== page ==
Project Practitioners > Jungle vs. Farm: What's Your Environment?

Jungle vs. Farm: What's Your Environment?

By Chris Cook, PMP

READ TIME: 5 minutes

 

Amal Easton, a Renzo Gracie black belt and owner of Easton Brazilian Jiu Jitsu, recently appeared on a podcast to discuss his martial arts journey. While talking about the differences in training in Brazil versus the United States, he made a distinction between farm and jungle environments.

Easton labeled the Brazilian training facilities as jungles. Each person is training for themselves trying to become the best. There could only be one king, one alpha. You were trying to compete with everyone you rolled with and winning was the goal. Only the strongest survived in this environment.

You may be friends off of the mats, but once both of you slapped hands and bumped knuckles, those connections went out the window. The effort was 100% at all times. Weakness was not an option. If you showed signs of fatigue, attack mode engaged. Relentless pressure and activity were staples of the jungle.

As Brazilian Jiu Jitsu became more popular in the United States, he started to see a trend of gyms with a farm environment. Teammates are helping each other out. Rolls remained competitive but winning was not the goal. Learning from one another was emphasized. Getting better as a team took the forefront. Sure, some people were better than others and separated themselves, but that happened organically.

Preparation for tournaments occurs as a team. You are trying to make your teammate better while improving yourself. No one is trying to hurt you in hopes you do not compete so their chances of winning improve. If everyone wins, you have accomplished the ultimate goal. Losing impacts everyone because you prepared as a team, not an individual. You learn from the losses, get back in the gym, and start working with each other to get better.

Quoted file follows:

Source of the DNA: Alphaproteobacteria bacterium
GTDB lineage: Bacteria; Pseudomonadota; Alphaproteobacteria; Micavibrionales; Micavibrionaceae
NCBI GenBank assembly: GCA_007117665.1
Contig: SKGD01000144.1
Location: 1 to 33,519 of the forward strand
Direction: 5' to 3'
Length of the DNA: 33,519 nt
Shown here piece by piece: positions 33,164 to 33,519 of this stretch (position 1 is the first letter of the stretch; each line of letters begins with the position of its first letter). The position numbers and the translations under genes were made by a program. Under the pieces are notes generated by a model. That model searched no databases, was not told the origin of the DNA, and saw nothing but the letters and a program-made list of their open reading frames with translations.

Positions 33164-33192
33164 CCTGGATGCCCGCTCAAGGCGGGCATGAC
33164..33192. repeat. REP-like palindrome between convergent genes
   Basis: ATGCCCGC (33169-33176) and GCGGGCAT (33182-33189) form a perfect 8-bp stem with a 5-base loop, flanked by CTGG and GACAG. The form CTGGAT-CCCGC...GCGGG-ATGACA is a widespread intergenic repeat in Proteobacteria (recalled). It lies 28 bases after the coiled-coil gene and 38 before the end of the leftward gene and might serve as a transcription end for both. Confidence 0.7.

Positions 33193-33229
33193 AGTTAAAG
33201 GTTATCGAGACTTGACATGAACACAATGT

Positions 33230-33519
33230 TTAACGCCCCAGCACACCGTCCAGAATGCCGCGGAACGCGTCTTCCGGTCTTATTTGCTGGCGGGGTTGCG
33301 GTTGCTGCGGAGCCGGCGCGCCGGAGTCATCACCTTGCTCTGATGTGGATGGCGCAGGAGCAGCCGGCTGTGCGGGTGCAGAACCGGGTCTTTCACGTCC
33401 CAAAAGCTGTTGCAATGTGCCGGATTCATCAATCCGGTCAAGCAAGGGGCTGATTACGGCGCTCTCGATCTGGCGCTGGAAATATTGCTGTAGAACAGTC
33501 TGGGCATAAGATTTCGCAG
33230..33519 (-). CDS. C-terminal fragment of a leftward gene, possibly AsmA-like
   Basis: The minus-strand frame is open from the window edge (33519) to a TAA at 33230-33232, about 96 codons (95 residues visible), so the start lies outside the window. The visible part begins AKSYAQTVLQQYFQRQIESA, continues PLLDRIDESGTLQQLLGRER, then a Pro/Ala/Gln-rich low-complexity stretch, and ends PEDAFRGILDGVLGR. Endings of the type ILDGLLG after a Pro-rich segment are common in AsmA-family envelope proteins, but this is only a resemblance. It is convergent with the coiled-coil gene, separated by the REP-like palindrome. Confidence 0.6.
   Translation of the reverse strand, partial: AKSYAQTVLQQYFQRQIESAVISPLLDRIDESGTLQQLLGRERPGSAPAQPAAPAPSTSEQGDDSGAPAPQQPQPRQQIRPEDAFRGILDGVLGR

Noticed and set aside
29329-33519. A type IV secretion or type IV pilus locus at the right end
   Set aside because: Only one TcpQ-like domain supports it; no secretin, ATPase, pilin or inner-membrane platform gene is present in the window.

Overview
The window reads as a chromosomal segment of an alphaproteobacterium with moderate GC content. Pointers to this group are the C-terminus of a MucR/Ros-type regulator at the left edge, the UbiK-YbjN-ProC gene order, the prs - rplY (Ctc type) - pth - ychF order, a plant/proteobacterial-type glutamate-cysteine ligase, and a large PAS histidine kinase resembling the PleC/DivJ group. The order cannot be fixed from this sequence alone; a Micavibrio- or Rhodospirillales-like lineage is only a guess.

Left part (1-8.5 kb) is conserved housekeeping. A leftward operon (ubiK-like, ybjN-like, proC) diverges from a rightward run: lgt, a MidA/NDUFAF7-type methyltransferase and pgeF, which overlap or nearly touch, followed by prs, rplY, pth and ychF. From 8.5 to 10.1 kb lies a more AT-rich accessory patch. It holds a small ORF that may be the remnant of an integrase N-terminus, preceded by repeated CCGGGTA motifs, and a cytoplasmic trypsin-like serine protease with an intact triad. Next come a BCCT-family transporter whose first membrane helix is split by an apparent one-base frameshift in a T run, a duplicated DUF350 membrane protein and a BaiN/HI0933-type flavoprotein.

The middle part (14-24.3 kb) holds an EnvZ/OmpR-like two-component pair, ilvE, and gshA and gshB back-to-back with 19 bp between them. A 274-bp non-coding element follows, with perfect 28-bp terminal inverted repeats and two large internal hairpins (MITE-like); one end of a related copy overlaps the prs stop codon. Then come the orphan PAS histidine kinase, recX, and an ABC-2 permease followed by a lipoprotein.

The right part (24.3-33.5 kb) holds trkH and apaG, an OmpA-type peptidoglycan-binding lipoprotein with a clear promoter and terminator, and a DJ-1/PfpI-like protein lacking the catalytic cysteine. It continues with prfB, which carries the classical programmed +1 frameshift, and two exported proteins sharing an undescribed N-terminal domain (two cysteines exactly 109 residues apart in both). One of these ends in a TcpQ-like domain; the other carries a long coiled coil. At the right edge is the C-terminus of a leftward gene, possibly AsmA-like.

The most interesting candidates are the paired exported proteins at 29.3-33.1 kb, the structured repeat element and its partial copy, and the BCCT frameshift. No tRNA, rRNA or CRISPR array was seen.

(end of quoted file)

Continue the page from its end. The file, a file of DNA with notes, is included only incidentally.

Let’s break down each environment and see what the best fit for your purpose is:

 

Jungle

The jungle mentality is Darwinism at its finest. The cream rises to the top and only the strongest survive. Rankings may even take place in this environment. Competition is everything. If Billy has one more sale than Carol, Billy is the better salesperson. Next week, if Carol sells one more than Billy, then Carol is the better salesperson.

The goal of this environment is to break people. In the Easton example, the professional teams are not allowed water breaks during training. The idea is to simulate a fight where you cannot take a timeout to get water. You must grind through and persevere. If you can survive an hour training session with no water, you can easily survive a 15-minute fight without a sip of water.

This jungle environment pops up in business all of the time. Wall Street is a great example of cutthroat tactics day in and day out. Seconds of time make the difference between profit and loss. There is no time to feel sorry for yourself because there is another deal to be made right now. After that deal is made, another one needs your attention immediately.